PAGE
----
I was conceived in a turquoise 1957 Chevrolet Bel Air, the same car whose tail fins and chrome framed my parents in a wedding photograph and that, nine months later, rushed my laboring mother to the hospital.
I was born in Anderson, Ind., about a mile away from one of the town's General Motors plants. My father—and his father, his mother, his brother, my great-aunt, my maternal grandmother and my sister—worked there for more than 30 years. We were a General Motors family who drove General Motors cars and whose lives centered on a General Motors town.
At first, my dad worked the night shift on GM's assembly line. He wore brown, steel-toed shoes and carried a black steel lunch box. Each evening, my mother stuffed it with four sandwiches—two meat, two peanut butter—and tucked a love note between them. He would come home at 1 in the morning. Occasionally I would get out of bed to crawl into his lap while he relaxed in his rocking chair. He smelled of oil, sweat and metal, like when change gets hot in your pocket. He was eventually promoted to a white-collar job as a mechanical engineer. He smelled like aftershave, but not as good as when he worked on the line.
As a GM family, we marked time by our cars, humanized by the names we gave them or the way we'd pat their dashboard in cold weather. My mom learned to drive a stick shift in the red 1964 Impala, my brother and me strapped in flimsy car seats in back, our necks flopping like we were stuffed animals. She became a good driver: One night, she was behind the wheel of the red 1968 Chevelle, a powerful car whose engine roared like Middle Earth, when suddenly she hit the brakes. Out of the darkness, a train. The crossing had no lights, no crossbar—only a deafening blackness that missed us by inches.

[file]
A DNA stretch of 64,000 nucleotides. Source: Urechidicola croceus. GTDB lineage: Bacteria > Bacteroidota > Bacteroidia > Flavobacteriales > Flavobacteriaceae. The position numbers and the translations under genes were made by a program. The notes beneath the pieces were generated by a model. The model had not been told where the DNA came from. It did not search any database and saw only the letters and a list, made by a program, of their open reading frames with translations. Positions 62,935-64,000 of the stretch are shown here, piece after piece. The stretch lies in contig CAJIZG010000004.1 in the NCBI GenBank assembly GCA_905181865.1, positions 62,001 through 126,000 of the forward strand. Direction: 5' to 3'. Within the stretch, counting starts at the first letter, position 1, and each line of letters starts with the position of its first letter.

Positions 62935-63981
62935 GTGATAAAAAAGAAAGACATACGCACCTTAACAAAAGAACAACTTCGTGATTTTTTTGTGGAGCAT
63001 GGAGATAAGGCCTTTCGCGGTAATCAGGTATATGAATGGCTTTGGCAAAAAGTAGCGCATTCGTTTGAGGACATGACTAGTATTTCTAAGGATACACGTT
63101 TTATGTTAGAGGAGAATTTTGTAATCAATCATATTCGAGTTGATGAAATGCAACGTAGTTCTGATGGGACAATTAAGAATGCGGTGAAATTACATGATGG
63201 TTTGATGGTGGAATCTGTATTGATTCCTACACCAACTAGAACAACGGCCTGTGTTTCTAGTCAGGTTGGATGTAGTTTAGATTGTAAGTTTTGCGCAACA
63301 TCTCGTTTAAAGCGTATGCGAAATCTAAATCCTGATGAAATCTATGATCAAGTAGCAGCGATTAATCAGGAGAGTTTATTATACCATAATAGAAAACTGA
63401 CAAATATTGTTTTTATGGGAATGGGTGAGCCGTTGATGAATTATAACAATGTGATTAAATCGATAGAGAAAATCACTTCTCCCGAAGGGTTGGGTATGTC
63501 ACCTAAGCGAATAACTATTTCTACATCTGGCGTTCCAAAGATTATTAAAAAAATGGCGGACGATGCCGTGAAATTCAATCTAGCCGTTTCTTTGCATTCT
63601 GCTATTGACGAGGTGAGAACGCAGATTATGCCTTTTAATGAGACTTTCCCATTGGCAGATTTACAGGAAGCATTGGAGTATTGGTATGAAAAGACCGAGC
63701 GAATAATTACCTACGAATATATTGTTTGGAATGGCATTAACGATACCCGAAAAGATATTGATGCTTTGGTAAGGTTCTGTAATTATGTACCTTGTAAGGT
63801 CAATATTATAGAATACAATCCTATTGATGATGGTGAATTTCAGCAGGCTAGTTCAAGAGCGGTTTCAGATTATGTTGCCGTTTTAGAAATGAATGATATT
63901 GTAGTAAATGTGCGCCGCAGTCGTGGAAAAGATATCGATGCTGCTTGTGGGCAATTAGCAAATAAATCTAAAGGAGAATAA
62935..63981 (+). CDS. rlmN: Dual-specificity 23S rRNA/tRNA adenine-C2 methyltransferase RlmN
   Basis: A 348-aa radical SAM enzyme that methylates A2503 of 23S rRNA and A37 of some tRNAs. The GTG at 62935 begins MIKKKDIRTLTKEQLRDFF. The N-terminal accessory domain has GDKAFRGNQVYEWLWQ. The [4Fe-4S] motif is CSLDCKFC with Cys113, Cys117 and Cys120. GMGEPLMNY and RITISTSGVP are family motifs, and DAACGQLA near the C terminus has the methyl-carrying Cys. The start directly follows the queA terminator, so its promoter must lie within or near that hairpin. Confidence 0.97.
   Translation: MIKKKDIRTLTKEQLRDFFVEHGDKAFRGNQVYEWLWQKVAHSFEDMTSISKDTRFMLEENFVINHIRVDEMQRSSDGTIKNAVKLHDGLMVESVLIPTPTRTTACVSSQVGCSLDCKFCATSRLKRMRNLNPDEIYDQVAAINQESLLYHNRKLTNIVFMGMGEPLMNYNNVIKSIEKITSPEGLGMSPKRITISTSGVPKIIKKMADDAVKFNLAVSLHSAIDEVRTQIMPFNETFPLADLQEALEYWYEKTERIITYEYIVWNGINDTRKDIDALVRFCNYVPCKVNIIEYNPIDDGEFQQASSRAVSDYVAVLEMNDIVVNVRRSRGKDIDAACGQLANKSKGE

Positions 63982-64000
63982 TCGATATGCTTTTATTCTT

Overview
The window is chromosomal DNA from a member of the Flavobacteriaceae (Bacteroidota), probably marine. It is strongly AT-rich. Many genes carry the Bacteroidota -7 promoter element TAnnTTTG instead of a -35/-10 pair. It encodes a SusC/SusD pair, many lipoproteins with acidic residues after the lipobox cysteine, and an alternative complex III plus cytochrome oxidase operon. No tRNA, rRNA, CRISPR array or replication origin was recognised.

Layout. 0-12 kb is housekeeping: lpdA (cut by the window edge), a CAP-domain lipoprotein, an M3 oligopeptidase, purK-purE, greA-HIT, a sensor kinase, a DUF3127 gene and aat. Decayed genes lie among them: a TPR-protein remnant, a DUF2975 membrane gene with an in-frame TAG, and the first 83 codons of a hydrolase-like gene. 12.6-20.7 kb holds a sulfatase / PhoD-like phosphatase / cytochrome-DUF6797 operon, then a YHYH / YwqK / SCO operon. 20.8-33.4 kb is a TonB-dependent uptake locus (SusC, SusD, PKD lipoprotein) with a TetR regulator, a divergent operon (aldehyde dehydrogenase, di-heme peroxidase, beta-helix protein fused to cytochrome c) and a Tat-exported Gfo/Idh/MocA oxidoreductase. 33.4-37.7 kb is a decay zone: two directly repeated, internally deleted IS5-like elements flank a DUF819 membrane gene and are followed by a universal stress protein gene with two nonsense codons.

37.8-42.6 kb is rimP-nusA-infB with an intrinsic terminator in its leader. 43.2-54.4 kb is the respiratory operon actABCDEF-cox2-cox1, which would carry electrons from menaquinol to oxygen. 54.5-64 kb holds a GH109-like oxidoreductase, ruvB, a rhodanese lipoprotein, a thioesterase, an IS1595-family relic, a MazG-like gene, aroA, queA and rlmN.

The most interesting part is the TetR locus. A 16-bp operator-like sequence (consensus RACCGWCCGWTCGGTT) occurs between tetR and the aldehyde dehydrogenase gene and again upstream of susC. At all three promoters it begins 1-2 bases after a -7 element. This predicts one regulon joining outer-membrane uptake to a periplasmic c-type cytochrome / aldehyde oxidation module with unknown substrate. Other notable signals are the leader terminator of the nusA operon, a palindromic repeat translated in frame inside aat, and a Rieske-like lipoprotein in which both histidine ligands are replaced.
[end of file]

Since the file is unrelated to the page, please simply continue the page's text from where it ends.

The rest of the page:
We kids often rode in the bed of the black 1972 El Camino to Kilbuck Park, a place reserved for GM employees and their families. Many summers, we lay on a hill and watched the fireworks on the Fourth of July. There were thousands of us, GM families in GM cars in a GM town. Like the factories and employees, the park's gone now. GM abandoned Anderson, gutting the town of its bars and hamburger stands. The sprawling factories were razed, leaving the land so polluted that weeds refuse to grow.
My dad gave everything to GM. Years passed without his taking a sick day. In return, we got a middle-class life. Now, GM is bankrupt, but he's not. He's a planner who socked away extra money from his paychecks for additional life insurance and health insurance. But now he's getting a pension, but little else.
Although GM abandoned my dad, he still buys their cars, including a 1995 Geo Metro he purchased for my 30th birthday. I named it the Bug. After its odometer turned 100,000, I sold the Bug to a friend for a dollar. When I drove away in my Honda, I wondered if it felt betrayed, too.